The word on the street is that GM’s new Malibu is quite the sales success. Nearly thirteen thousand of the “New ‘Bu” found homes in December – but wait! They could have sold even more, if they’d had any left! That’s right: for the first time in any of our recent memories, a domestically produced mid-sized sedan is “production constrained”. By any standard you want to use – sales, customer feedback, the drooling, incomprehensible babbles of The Press As A Whole – the Malibu is a winner. This is the one for which we’ve waited, the make-no-excuses product to take the fight to the Japanese. There’s nothing standing between General Motors and complete dominance over the HondOta CamCord.
Nothing, that is, except your inner chimpanzee. Read More
I’d like to start this week with a bit of an apology – not for what I’ve done, mind you, but for what I am going to do. Fourteen years ago, I was a flat broke, know-nothing kid starting at the bottom of a small-town Ford dealership’s auto (and light truck!) sales department. The hours weren’t great, and most of the actual minutes were even worse, as Douglas Adams would say. On a monthly “draw” against commission of eight hundred dollars, I didn’t exactly live like a king. Heck, I couldn’t even afford to eat a real lunch. Instead, I’d buy two fifty-nine-cent McD’s cheeseburgers and wander over to the used car department, where “old Frank”, the finance manager for the “used side”, would be telling stories while trying to sort out the motor trade insurance for the business. After forty-plus years in the business, Frank knew all the tales of the car biz, and he wasn’t shy about telling them, no matter how disturbing, slanderous, or just plain obscene they might be. One lifeless Tuesday afternoon, I said to him,
“Hey Frank, you oughta write a book about this stuff.” Frank reacted to this mild suggestion with unconcealed disapproval and what was very possibly contempt, as if I’d suggested that he put a firecracker in the dealership toilet. His lit cigarette – yes, you could still smoke indoors at a car dealership back in 1994 – dangled dangerously out of his stained hand. He “fixed me with his eye”, as the Ancient Mariner did, and replied v-e-r-y s-l-o-w-l-y.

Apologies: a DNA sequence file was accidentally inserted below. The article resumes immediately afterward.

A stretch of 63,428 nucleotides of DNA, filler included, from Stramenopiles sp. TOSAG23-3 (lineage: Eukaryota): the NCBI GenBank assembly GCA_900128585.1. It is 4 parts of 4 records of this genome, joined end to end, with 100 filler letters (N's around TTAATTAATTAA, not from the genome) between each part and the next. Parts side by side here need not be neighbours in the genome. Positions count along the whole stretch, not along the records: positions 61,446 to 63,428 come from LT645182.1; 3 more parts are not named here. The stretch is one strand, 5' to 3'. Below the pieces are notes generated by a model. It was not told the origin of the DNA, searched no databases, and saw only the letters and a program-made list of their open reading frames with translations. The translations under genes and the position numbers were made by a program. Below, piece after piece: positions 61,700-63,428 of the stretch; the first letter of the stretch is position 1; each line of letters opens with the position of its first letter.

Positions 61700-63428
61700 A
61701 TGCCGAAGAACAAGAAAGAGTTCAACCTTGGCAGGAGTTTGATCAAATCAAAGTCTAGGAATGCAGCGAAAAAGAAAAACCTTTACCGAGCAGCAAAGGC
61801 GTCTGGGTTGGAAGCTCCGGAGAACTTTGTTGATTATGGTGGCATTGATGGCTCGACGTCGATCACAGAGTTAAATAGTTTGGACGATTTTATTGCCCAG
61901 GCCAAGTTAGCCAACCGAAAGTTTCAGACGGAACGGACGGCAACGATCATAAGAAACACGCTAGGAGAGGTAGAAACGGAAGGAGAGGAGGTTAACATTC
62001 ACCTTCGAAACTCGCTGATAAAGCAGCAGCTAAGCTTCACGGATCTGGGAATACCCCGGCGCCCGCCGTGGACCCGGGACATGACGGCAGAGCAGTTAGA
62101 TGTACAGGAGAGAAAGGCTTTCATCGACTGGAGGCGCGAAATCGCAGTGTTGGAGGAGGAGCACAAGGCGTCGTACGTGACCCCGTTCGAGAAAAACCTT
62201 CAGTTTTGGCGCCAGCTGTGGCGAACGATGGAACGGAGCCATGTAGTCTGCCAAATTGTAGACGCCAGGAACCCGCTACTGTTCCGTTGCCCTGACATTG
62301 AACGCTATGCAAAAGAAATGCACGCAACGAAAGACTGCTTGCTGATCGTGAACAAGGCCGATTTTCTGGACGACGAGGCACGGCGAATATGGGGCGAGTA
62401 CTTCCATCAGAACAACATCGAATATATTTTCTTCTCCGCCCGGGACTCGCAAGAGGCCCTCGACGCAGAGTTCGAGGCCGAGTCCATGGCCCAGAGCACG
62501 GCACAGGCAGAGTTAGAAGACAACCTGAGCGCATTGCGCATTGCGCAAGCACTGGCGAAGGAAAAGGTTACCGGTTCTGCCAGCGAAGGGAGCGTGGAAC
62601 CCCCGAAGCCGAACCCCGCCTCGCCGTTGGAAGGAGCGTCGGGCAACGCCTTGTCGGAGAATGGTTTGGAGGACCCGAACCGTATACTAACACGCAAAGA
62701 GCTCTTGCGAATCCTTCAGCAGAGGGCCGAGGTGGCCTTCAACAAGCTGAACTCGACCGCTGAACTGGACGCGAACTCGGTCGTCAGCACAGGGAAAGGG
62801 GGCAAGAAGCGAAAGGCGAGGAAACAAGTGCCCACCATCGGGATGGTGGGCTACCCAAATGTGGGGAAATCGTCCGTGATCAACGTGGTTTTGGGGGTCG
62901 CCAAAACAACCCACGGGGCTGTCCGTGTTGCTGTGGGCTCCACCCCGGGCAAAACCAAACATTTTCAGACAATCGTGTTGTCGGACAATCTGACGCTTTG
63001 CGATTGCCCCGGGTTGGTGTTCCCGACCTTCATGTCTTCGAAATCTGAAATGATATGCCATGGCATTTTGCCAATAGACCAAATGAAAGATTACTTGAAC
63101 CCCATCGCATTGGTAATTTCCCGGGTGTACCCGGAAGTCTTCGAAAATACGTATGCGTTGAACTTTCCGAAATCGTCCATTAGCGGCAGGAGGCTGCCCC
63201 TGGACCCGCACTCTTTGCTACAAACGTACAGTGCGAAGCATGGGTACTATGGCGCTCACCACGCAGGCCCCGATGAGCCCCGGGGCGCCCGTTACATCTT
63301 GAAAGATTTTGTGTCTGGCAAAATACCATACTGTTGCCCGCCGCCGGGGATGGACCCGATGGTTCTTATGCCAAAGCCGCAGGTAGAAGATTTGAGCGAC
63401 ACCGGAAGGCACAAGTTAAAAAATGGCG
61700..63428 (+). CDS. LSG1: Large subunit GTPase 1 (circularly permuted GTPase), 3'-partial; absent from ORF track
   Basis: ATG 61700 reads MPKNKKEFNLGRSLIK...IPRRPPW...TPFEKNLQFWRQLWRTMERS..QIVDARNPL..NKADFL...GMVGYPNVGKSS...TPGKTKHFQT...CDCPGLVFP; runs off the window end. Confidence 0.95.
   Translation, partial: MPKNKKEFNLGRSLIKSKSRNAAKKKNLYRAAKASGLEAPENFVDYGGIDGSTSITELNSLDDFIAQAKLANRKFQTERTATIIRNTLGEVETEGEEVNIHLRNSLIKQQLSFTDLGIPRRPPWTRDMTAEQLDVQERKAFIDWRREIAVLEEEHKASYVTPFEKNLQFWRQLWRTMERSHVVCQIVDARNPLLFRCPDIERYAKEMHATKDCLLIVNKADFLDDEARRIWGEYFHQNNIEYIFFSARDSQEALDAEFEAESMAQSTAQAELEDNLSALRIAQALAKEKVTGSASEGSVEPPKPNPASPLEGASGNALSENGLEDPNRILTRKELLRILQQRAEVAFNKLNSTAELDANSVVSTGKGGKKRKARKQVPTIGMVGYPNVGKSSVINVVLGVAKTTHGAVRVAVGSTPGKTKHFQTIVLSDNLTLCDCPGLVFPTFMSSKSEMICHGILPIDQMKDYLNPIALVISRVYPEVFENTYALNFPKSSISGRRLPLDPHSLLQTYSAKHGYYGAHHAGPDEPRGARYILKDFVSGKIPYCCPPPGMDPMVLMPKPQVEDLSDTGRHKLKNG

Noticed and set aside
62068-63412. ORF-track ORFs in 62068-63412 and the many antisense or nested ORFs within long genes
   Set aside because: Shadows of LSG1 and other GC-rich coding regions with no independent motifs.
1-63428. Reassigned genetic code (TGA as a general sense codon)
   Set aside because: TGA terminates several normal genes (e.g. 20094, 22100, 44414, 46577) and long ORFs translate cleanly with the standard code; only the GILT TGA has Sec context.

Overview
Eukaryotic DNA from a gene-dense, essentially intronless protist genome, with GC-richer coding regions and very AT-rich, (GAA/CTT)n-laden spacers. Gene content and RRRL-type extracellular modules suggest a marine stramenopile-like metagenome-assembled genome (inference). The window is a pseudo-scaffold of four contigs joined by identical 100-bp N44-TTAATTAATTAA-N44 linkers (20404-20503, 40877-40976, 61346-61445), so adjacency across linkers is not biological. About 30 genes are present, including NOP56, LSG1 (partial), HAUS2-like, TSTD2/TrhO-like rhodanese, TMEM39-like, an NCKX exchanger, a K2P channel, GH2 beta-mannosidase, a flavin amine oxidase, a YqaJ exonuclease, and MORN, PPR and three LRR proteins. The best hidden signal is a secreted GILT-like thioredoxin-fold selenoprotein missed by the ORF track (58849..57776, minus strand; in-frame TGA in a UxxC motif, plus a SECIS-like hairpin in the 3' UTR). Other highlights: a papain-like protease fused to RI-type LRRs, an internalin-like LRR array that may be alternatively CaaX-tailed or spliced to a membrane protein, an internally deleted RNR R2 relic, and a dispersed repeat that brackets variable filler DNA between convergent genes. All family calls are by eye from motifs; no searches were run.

“I could do that,” he said, “but I won’t. I would never write or say anything against this business. I wouldn’t share our secrets, our business, our life, with people on the outside,” and here his glare became quite focused and intense as I shrank back in one of the used car building’s rickety old wire-frame chairs, “and neither… should… you.” As the years went on, I came to appreciate and understand his statement. I arrived at a deep sympathy with, and later a bit of nostalgia for, the business as it once was. Once upon a time, the car business was a real profession, not a dumping ground for low achievers and double-fisted-handshaking douchebags. Those days are gone, and Frank went with them, dying at the end of a short but brutal bout with cancer well before the turn of this century. I’d like to think Frank wouldn’t mind it if I talked about the business now, but just in case, I want to apologize to him, wherever he is. I’m not going to write a book, but I am going to spend some time talking about the business. We’ll cover it all, from the way dealers finance their stock to the tale of the salesman who took a female customer in a Mustang convertible for a “test drive” that ended with the two of them having rather public sexual intercourse on the road adjacent to the service building…. Today we’re going to talk about how a dealership is really organized, and who really makes the decisions.
You’re a special snowflake. Your parents always told you so, and you believed them, and it turned out to be true. You’re such a special snowflake that you deserve to drive cars for free, to enjoy them at no cost and without any interference. But how can this be accomplished? Read on to find out, as I share my car sales and joyriding experience with you. Since the fateful day when the State of Ohio made the mistake of handing me a drivers’ license, nearly twenty years ago, I’ve driven everything from Sentras to Spykers, often without having a dollar in my pocket. You can do it too; follow along as I show you how.